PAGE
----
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Refining UV Ink

Advancements in hardware, inks, and curing systems are revealing new markets.


By Peggy Middendorf

* Gandinnovations Jeti 3150UV is a flatbed featuring easy loading/unloading, a strong vacuum, and reporting speeds up to 861 sq ft/hr for printing on corrugated materials.

* MacDermid ColorSpan 9840uv is an industrial-grade, high-speed, UV-curable flatbed printer with pneumatic rollers that hold warped media flat throughout the print zone.

* The L&P Virtu36 and Virtu72, the DuPont Cromaprint 22uv, the NUR Macroprinters Tempo, as well as other UV-cure flatbeds promote their ability to print onto corrugated materials.

* Durst Rhopac, a large-format UV flatbed that's designed specifically for package printers to produce print-on-demand and print low-volume projects profitably; also offers an automated feed-stacker system to increase speed and efficiency.

The ‘Holy Grail’ of single-pass
The ultimate printing experience that makes inkjet print providers drool is single-pass printing, with output measured in linear ft/min. Currently, many inkjet printers require multiple passes to lay down enough ink and hit the required resolution. Single-pass printers, however, are looking to change the lay of the land.

The Inca FastJet is one example of what is on the developmental table. First introduced at Drupa 2004, the FastJet boasted resolutions of 300 dpi and print speeds of 300 linear ft/ min-that’s a football field of print output every minute. Utilizing a stationary or fixed array of printheads, substrates pass under the printheads, ink is deposited along the entire width, and the imaged media moves on to be cured. While the 20.5-in. FastJet, aimed at corrugated business, has not been brought to market, this single-pass printing has laid down the gauntlet in terms of single-pass speed. Also at Drupa, Agfa introduced its one-pass Dotrix, aimed squarely at the industrial print market. The web-fed 4-color press is designed for short and medium-run production, sampling, customized printing, on-press proofing, and variable-data printing. The press is capable of printing 9763 sq ft/hr (linear speed of 79 ft/min) at a resolution of 300 dpi with eight levels of gray, resulting in an apparent resolution of 900 dpi. Recently, the Dotrix has gone modular, offering additional preprinting stations for coating or printing white and post-printing modules that can be added-on include varnishing, slitting, die-cutting, and finishing.

Aellora Digital’s print engines all operate as single-pass printers. Utilizing the company’s semi-solid inks, the 39 x 39-in. SureFire TKMP1000 Digital Printing System offers print speeds up to 250 sq ft/hr in 600 x 600-dpi production mode.

Durst has developed a high-speed one-pass printer that can pass muster with tile producers in terms of speed-and still survive in the harsh environment that is tile production. The Gamma 60 is the first to use the company’s new Synchronized Inline Printing System (SIPS), comprising four full-width fixed CMYK printhead modules matched with a belt transport system whose speed is "synchronized" with the overall tile production workflow. Not only does the Gamma 60 offer a top speed of 13,800 sq ft/hr, but it can also print variable decoration onto the tiles at the same time.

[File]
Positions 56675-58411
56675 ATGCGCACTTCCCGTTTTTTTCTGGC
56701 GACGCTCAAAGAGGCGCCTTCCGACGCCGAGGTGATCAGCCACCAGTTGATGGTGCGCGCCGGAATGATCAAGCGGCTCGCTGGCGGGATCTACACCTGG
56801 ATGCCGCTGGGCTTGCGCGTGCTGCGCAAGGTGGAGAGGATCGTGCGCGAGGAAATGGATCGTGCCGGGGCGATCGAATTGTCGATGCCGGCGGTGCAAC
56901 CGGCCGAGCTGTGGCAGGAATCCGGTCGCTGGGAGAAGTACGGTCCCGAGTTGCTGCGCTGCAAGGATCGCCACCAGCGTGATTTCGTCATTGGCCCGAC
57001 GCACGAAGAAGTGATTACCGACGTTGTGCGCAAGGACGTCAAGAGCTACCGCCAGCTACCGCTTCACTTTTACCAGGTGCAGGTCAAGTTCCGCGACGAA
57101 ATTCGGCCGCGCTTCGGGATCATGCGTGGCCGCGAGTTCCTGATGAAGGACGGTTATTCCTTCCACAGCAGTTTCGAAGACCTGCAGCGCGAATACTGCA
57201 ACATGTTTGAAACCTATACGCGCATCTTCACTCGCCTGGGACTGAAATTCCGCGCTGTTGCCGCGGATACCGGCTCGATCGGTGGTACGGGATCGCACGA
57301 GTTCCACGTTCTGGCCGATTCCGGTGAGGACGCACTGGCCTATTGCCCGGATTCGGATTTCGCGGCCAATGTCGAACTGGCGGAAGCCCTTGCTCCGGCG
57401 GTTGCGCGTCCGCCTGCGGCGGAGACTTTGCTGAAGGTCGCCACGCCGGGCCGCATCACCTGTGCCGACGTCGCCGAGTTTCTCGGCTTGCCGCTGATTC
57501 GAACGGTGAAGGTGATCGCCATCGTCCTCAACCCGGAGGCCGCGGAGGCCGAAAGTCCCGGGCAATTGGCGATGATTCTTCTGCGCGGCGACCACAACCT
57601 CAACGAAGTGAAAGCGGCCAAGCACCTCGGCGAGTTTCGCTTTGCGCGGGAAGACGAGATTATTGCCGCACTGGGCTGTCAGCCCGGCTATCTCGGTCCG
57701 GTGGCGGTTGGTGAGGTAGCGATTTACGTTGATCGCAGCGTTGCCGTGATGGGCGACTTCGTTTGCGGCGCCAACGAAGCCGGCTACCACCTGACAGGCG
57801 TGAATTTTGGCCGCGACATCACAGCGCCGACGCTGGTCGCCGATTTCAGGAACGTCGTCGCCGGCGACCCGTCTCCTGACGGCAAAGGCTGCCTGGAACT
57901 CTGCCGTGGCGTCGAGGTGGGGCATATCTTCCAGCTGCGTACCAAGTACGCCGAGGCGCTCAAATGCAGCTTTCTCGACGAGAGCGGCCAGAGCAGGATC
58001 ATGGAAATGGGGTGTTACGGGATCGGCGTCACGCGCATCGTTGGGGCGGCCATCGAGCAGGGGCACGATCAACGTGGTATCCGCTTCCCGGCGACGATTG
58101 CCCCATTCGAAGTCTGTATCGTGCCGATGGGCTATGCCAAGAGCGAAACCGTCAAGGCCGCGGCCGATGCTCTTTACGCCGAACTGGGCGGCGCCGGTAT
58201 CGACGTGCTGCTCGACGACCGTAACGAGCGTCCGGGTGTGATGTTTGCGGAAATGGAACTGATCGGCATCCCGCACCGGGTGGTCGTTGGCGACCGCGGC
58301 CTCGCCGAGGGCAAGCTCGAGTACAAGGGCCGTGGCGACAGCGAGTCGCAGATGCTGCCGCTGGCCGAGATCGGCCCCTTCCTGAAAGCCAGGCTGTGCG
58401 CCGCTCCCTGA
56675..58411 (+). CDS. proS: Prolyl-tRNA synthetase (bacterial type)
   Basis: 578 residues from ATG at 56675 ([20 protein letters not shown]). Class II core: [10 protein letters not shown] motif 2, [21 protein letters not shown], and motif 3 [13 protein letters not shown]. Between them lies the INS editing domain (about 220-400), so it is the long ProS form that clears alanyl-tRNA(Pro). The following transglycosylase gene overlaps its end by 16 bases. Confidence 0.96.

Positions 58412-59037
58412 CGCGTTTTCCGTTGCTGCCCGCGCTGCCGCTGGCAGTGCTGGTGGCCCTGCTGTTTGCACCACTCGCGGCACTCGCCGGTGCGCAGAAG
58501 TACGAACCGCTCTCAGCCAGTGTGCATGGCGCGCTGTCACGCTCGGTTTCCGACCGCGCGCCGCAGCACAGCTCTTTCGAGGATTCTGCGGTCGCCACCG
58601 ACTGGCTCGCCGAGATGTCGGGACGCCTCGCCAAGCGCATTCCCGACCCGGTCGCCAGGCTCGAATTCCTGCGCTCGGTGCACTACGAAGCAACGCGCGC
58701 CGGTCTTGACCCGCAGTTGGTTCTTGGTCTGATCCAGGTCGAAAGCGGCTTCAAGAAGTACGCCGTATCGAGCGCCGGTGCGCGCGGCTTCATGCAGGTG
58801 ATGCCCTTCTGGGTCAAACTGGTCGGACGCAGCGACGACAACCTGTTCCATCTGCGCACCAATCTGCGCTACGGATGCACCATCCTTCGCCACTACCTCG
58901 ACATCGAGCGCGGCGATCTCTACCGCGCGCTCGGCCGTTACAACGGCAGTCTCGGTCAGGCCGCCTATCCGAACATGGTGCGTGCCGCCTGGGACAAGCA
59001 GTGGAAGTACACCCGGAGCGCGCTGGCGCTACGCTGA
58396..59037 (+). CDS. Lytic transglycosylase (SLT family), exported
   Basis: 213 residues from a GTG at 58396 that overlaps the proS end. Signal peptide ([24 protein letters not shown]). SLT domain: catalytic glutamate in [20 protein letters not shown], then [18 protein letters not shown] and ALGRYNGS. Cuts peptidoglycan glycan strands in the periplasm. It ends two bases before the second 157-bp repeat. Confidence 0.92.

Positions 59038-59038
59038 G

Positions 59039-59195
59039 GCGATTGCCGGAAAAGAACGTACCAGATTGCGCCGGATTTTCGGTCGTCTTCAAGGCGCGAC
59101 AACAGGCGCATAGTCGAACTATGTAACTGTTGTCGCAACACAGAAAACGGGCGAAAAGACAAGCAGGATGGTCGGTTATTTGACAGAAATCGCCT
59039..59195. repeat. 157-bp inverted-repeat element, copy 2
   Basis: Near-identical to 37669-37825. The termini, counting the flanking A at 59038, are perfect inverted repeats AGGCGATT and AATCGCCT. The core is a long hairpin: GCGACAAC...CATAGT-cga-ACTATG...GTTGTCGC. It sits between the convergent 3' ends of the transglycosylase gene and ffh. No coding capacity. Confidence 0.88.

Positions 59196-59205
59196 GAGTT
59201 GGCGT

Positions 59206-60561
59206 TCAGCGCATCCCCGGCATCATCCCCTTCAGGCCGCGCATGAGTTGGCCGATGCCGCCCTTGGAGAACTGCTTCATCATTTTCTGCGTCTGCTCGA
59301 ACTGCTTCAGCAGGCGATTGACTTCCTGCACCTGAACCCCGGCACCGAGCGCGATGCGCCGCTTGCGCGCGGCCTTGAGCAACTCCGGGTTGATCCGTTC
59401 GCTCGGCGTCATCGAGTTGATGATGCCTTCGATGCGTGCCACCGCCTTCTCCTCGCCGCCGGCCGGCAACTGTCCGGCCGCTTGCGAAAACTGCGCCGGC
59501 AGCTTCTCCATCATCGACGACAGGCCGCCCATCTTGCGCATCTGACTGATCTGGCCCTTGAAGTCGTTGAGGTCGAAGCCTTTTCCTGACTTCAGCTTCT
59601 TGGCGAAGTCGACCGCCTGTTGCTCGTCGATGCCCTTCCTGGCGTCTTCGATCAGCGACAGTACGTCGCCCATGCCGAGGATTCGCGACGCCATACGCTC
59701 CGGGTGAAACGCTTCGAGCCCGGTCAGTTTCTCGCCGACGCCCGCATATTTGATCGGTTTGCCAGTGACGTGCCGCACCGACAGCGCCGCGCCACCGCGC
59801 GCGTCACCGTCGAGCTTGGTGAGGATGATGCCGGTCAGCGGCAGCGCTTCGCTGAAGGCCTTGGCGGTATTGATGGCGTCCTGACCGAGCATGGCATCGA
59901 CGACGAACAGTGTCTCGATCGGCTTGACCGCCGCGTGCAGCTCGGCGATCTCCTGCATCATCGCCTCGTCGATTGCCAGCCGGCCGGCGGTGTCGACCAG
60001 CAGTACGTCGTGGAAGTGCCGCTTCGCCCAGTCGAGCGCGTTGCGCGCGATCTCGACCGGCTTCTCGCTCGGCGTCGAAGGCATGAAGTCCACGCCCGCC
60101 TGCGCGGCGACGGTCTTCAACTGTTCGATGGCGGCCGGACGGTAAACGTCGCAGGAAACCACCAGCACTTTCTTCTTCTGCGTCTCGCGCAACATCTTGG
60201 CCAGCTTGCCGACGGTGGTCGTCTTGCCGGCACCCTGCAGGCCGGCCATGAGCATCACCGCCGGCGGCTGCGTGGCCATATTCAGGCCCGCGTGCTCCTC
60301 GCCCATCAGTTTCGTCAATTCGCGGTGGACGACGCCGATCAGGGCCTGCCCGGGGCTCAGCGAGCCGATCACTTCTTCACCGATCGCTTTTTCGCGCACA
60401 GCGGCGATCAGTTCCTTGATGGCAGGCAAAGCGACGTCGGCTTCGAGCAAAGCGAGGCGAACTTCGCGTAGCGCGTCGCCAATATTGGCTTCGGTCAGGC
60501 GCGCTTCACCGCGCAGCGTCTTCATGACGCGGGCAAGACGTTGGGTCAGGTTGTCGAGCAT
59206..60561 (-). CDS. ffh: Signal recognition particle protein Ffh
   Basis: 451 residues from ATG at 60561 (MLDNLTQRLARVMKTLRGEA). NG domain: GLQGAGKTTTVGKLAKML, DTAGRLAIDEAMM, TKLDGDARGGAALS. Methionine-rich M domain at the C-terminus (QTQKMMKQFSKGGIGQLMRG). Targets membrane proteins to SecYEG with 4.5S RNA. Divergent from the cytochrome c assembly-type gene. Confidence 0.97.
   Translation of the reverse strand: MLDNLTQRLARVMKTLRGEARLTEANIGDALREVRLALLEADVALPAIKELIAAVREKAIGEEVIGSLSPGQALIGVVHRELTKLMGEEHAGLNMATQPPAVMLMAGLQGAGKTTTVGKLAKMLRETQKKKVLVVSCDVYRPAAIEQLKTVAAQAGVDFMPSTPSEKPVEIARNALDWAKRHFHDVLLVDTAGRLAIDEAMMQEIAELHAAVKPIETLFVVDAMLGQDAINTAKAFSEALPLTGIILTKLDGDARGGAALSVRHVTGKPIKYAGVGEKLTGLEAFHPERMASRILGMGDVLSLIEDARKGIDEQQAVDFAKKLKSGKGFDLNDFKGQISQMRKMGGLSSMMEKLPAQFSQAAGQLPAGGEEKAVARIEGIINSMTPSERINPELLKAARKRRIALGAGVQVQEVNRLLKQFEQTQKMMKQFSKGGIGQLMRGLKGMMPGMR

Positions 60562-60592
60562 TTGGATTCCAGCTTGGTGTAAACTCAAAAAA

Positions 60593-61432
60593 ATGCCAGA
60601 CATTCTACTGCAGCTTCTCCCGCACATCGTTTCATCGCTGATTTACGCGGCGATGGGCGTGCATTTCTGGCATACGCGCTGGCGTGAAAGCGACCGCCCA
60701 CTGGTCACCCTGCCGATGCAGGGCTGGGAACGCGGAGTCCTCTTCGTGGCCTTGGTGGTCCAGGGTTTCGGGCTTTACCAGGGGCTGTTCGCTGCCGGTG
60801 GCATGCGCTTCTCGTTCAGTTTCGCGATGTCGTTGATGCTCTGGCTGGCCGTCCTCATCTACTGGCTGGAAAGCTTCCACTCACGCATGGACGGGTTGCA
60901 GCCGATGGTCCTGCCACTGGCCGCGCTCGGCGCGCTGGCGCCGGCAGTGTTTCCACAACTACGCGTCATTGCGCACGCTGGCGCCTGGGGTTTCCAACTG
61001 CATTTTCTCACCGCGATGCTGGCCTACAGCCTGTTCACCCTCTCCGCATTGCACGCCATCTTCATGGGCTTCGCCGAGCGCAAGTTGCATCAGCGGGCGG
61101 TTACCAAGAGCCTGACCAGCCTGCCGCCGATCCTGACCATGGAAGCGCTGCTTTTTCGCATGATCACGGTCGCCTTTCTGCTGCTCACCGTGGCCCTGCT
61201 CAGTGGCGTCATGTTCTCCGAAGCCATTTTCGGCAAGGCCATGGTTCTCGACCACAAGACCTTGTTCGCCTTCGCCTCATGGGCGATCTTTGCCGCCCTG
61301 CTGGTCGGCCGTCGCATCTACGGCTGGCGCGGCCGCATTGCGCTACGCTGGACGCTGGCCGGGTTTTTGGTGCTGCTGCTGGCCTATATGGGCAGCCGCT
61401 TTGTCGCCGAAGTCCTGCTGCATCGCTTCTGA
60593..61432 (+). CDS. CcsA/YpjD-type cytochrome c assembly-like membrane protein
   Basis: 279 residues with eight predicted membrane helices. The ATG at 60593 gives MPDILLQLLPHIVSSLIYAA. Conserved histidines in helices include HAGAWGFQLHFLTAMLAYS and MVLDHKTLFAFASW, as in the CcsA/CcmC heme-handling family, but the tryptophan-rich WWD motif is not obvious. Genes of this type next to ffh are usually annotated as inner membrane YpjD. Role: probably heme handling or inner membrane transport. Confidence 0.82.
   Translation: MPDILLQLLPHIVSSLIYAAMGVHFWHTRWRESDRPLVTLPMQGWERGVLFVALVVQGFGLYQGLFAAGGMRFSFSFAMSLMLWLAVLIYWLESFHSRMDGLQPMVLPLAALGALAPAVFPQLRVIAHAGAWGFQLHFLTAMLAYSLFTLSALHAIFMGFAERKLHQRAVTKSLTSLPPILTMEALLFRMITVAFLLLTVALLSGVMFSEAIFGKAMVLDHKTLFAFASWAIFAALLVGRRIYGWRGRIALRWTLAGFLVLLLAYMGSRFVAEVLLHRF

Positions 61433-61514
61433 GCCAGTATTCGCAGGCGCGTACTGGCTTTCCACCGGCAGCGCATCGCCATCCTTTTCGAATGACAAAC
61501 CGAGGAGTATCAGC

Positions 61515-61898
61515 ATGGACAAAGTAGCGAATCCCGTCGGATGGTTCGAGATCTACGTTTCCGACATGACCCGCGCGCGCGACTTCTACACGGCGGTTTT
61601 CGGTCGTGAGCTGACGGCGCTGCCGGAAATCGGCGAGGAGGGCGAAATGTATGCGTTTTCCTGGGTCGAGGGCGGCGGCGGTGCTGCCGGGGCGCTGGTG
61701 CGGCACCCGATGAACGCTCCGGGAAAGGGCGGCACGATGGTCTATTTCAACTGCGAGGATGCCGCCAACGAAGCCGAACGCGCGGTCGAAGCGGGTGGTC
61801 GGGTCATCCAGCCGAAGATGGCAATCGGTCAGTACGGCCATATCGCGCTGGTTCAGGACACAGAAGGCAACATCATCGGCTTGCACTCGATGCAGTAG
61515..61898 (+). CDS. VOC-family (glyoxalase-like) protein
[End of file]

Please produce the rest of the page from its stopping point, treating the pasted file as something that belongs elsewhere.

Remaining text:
A bright future
What’s holding UV back? A few factors, including: hardware cost vs. solvent, cost of finished graphic vs. solvent, image quality, and gloss surface/dot gain issues, as well as a search for improvements in color gamut and resistance to scratching and abrasions. OEMs and suppliers, however, are busily working on products designed to solve these challenges. Coming attractions for UV-curable printing include:

* Third-party inks are slowly making their way to market. As indicated earlier, Triangle Digital and Sun Chemical offer UVcurable inks matched to specific printers, and Hexion recently introduced its new HexiJet FlashCure inkjet ink, marketed to OEMs. This ink requires a low dose of UV light to "pin" the ink- freeze the ink drop on the substrate; the ink is then fully cured with a lower-than-normal energy source (mercury lamp). Curing at lower energy doses means thinner materials can be used without the fear of warping; it also means that these inks can be pinned at high print speeds.

* Prices of UV-curable machines are slowly but surely coming down, although the cost of a low-end UV-cure system is still higher than a comparable solvent inkjet. The general feeling in the marketplace is that prices on these machines need to decrease to make them available to a wider group of customers.

* As with other print technologies, variable-data printing with UV-cure flatbeds is now in demand. Software must allow a job to be RIP’d once, but with the capability to incorporate personalization on-the-fly. Many users are utilizing their flatbed and rollfed UV-curable machines for smaller, nested jobs, we’re

told, and the ability to incorporate true variable data will likely become more important.

Peggy Middendorf is the managing editor of The Big Picture.


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